The British constitutions is said to follow 3 main sources; statue law, common law and conventions. Statute law identifies the importance of parliamentary sovereignty; as Britain is a unitary state, the doctrine allows the Westminster Parliament to retain supreme political power within the UK system of government, any other power is said to be delegated or even ‘devolved’ powers which ultimately can be withdrawn. The right wing Conservatives argue a codified constitution to undermine the notion of parliamentary sovereignty through its constitution being seen as the ‘highest law’ of the land and cannot be overruled, this is argued to be unconstitutional. One function of the constitution is the importance of the relationships between political institutions; Britain; ‘regulates the relationships between the state and the citizen.’ (Bill Coxhall, 1998), one way in which this is shown is through the public being able to elect members of parliament to represent them, this way they maintain a strong MP-constituency link which allows the public to hold them accountable and vote them out come next election. Another argument for the British constitution could be its flexibility; this allows the constitution to evolve with the change of society over time, this flexibility also allows for devolution. For example, the Scotland, Wales and Northern Ireland Act 1998, created state assemblies for these elected executives.

Another function of a constitution is to clearly outline the rights of the citizens, ensuring the citizens are aware of their right; however, it can be argued that the British constitution is seen as confusing and rather unclear, compared to America where the citizens are able to purchase a book of constitutions which clearly establishing their rights. This results in general unawareness and weakness in protection of the rights. Some may argue that an uncodified constitution allows the government to manipulate and interpret the constitution in a way to fit their own policies; this is because some of the documents are not written and the ones that are written down are not entrenched. For example, the Human Rights Act is one of the documents which are written down but is not entrenched, this results in the government having the right to either manipulate it constitution or completely remove it, highly unlikely but it still a possibility.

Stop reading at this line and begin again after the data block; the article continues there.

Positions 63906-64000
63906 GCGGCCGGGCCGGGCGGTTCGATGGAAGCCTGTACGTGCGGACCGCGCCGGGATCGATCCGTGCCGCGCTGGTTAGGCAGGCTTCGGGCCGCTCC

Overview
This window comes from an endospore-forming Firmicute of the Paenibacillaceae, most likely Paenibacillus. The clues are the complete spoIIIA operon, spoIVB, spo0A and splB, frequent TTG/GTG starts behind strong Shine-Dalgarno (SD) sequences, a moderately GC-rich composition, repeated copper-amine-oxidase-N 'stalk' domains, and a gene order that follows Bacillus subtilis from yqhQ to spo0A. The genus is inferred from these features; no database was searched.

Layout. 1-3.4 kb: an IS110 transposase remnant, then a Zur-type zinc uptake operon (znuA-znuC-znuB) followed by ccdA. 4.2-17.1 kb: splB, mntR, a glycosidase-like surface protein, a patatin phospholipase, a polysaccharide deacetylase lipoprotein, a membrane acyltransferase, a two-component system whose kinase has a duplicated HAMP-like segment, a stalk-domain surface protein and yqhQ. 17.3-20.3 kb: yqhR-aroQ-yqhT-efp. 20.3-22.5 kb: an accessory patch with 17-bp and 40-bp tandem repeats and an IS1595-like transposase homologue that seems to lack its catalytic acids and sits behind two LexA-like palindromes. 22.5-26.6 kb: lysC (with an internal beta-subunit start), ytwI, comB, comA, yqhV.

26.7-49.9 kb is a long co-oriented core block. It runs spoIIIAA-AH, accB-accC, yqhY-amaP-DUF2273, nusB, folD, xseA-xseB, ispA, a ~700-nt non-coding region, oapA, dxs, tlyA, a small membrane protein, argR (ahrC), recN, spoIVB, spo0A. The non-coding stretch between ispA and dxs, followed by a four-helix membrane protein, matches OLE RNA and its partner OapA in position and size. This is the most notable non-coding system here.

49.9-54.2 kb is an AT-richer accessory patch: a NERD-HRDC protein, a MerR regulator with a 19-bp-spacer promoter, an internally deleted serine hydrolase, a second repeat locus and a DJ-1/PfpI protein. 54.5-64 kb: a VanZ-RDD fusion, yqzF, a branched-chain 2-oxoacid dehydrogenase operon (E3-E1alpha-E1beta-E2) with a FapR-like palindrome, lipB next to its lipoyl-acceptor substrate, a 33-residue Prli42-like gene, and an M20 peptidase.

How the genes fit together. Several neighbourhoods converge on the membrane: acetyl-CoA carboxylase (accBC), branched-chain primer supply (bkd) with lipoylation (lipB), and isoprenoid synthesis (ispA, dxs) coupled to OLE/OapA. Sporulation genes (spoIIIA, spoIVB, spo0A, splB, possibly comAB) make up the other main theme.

In conclusion, the British constitution have many strengths such as; the parliamentary sovereignty (the unitary nature where powers belongs to parliament), its flexibility which allows it to evolve and adapt and unlike the USA, the UK has a one tier legal system which mean there is no ‘higher law’ and no law is supreme enough to get overruled. On the other hand, the constitution has proven to have its weaknesses such as the lack of protections of rights, the rights of the citizens being seen as unclear and lastly government being able to interpret and manipulate the constitution to suit them. Overall, as I mentioned in the introduction the ability of being able to adapt and evolve is crucial for a constitution, without this the Labour party would not have been able to implement any if the changes, therefore overall the British constitution should be retained.

Cite this The case for Britain retaining its uncodified constitution remains extremely strong

The case for Britain retaining its uncodified constitution remains extremely strong. (2016, Oct 01). Retrieved from https://graduateway.com/the-case-for-britain-retaining-its-uncodified-constitution-remains-extremely-strong/